It appears that Ren’s weakness as villain is actually deliberate. Han Solo suggests that to Ren that Snoke regards him as nothing more than an easily manipulated pawn that can later be discarded. Certainly Ren would not be the first hotheaded bully attempting to mask an inferiority complex with a façade of strength.
4) Take this job and shove it
In the past I touched upon a question occasionally asked by fans, namely who would actually want to work for the Empire. That query is especially raised in regards to Stormtroopers, who appear to have the most thankless job of all, typically serving as cannon fodder.
The Force Awakens addresses that particular question, and the answer is very unpleasant. Stormtroopers are conscripts who are kidnapped while only infants, who are then indoctrinated with the ideology of the First Order throughout their childhoods, emerging as adults who mindlessly follow the orders of their commanding officers.
Finn was one of these children. In fact, Finn isn’t even his real name. All he knows is his serial number, FN-2187. The capture of Poe on Jakku is his first mission in the field, and despite years of brainwashing FN-2187 is shocked at the slaughter of innocents. Horrified at what the First Order is doing, FN-2187 helps Poe escape from them. It is the Resistance pilot who gives him the name “Finn” after the letters in his First Order ID.
There are real-world analogies at play here. Over the decades various totalitarian governments have utilized this technique, such as the various Communist regimes of the mid-20th Century. More recently various terrorist groups like Boko Harem have kidnapped large numbers of children to mold into future members.
But the most obvious example of this is Nazi Germany, with its Hitler Youth program, which indoctrinated young children into serving the State first and foremost. Which brings us to that scene…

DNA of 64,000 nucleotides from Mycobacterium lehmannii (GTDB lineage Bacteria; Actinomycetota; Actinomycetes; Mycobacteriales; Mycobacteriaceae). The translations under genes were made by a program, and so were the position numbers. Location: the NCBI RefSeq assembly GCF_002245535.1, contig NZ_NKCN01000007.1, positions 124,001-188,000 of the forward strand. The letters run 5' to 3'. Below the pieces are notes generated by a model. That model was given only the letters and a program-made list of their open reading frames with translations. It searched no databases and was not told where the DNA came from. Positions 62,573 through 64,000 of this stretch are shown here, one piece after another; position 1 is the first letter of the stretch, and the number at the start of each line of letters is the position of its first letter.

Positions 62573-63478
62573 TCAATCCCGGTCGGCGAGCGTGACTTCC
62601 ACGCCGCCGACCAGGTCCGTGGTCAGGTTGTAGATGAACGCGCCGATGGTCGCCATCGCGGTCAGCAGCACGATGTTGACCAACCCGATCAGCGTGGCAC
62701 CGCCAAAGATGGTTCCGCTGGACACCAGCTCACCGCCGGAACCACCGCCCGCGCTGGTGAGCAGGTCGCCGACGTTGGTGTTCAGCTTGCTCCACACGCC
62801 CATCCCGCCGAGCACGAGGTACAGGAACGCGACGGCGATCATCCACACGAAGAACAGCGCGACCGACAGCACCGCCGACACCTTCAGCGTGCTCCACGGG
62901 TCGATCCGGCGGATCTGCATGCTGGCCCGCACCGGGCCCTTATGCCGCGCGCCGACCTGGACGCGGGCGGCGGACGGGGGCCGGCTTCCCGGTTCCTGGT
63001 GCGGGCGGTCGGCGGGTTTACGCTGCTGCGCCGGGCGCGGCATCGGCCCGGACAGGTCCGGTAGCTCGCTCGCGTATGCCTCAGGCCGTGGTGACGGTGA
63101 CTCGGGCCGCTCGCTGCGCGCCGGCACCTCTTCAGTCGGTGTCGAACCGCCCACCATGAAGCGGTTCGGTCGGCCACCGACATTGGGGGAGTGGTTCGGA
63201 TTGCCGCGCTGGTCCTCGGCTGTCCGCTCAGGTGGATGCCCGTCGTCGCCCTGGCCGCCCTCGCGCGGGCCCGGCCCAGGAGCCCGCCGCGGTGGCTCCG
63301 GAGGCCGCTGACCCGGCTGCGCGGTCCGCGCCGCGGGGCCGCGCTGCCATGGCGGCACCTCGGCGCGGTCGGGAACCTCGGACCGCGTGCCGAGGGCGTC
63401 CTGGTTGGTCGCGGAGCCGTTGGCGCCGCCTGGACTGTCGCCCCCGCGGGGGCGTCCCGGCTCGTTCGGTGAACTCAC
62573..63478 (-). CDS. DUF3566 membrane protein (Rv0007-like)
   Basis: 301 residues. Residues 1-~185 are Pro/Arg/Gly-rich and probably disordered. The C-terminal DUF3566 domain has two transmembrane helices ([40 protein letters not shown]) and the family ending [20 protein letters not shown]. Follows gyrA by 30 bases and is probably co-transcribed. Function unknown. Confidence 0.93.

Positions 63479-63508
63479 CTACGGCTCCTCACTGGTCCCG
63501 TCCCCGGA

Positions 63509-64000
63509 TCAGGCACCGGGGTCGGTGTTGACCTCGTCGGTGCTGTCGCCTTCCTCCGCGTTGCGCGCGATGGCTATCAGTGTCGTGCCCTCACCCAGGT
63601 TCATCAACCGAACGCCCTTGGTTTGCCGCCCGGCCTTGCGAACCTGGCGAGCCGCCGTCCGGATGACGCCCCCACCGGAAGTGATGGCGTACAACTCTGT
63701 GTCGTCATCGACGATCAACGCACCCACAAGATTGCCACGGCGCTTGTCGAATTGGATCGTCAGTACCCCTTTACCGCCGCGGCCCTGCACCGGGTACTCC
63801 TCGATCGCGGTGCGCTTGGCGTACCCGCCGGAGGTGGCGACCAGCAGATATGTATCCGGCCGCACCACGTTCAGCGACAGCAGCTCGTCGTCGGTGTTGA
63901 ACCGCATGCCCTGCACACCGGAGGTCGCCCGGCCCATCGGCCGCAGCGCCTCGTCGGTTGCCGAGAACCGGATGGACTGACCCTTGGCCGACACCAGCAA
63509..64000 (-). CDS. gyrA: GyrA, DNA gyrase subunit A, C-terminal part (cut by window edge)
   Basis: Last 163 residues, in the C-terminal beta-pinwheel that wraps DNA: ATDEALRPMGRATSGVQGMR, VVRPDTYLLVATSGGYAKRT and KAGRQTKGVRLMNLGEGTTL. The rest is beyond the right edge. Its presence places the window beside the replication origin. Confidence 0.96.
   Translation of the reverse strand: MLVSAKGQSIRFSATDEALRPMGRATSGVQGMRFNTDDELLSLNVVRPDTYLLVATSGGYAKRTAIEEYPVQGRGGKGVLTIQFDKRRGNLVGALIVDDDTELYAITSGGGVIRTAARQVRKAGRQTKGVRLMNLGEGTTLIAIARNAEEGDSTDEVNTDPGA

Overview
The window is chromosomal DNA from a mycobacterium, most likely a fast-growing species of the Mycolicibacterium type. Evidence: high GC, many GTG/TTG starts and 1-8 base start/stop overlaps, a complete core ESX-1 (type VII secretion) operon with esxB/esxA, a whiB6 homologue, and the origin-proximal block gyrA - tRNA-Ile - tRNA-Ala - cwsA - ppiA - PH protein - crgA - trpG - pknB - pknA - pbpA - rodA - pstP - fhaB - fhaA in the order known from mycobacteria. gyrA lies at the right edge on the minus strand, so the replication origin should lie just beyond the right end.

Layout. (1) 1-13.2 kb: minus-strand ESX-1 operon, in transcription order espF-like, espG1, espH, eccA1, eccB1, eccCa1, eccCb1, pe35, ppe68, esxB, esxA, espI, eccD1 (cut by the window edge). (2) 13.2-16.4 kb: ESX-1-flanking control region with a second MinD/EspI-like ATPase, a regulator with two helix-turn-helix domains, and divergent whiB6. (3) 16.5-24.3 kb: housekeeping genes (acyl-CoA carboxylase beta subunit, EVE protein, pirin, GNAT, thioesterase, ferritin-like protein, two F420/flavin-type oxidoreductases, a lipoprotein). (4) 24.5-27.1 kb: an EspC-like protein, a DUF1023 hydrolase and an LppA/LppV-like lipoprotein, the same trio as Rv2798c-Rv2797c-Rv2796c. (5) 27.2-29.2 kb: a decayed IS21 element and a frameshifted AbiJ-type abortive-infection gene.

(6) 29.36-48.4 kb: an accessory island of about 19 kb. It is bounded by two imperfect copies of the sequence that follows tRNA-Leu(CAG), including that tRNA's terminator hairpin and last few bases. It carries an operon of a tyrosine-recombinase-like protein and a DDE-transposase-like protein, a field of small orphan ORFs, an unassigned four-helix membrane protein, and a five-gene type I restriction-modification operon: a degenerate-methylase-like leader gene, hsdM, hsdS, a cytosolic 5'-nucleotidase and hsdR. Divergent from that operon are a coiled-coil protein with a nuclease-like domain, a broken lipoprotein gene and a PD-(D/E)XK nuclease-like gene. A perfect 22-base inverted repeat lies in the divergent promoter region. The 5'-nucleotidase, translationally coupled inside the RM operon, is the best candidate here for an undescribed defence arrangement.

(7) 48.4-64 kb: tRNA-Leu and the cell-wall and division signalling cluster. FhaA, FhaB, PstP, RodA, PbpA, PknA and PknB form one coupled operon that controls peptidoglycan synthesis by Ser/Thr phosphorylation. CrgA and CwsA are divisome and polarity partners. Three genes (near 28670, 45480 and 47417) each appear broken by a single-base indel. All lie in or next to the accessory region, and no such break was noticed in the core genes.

5) Springtime for Palpatine
At one point in The Force Awakens there is an assembly of First Order military forces that is very reminiscent of the infamous Nuremberg Rallies , with General Hux delivering a chilling Hitler-esque rant against the Republic.
The original trilogy drew a few parallels between the Empire and the Nazis, but this is far and away the most obvious evocation of the Third Reich’s evil in the Star Wars universe.
6) Build a better Death Star
Seeking to outdo the Empire, the First Order has created an even more insanely dangerous superweapon. Instead of a moon-sized battle station, the First Order transformed an actual planet into the Starkiller (no doubt a nod to George Lucas’ original name for Luke Skywalker in the early drafts of Star Wars). Rather than merely destroying nearby worlds, Starkiller can obliterate multiple targets on the opposite end of the galaxy.
The Starkiller is also a hell of a lot more fortified than the Death Star. Even after Finn provides the Resistance with the location of the Base’s obligatory weak point, destroying it still proves to be an almost-impossible task.
7) Go Snoke yourself
Sorry, but Snoke is just too ridiculous a name for a character who is supposed to a dark, menacing villain. Yes, I know, nearly all Star Wars character names are strange: Obi Wan Kenobi, Boba Fett, Mace Windu, Padme Amidala, etc. But most of the time George Lucas devised names that were odd but still cool. Snoke just sounds goofy. I mean, that’s a character from a mid-1980s Saturday morning cartoon, right? No, wait, those were Snorks. Never mind.
Maybe in this particular case Abrams should have asked Lucas for a favor. “Hey, George? Look, I know that you sold Star Wars to Disney, and that we then decided not to use any of your ideas for the new trilogy of movies. But could you help us out on one thing? We’re having a hell of a time coming up with a really cool, evil name for our Big Bad. Got any ideas?”
8) There’s no service like fan service
Michele expressed the opinion that The Force Awakens was much better than the prequels, stating “They made the movie that the fans wanted.” I responded that the prequels were better than most people give them credit, and that sometimes it is not a good idea to give the fans exactly what they are asking for.
The late Marvel Comics writer & editor Mark Gruenwald once observed “The writer’s job isn’t to give the fans what they want. The writer’s job is to give the fans what they didn’t even know they wanted.” Another comic book writer, the very talented Steven Grant, has expressed similar sentiments, and also offered the view that “The best ideas are usually the ones that are almost obvious, the ones that when you get it you stop and wonder why no one ever came up with it before.”
As much as I enjoyed The Force Awakens, as well made and visually impressive a movie as it was, in a certain respect it was by-the-numbers. One can visualize Abrams and his collaborators literally going through a checklist of what to include…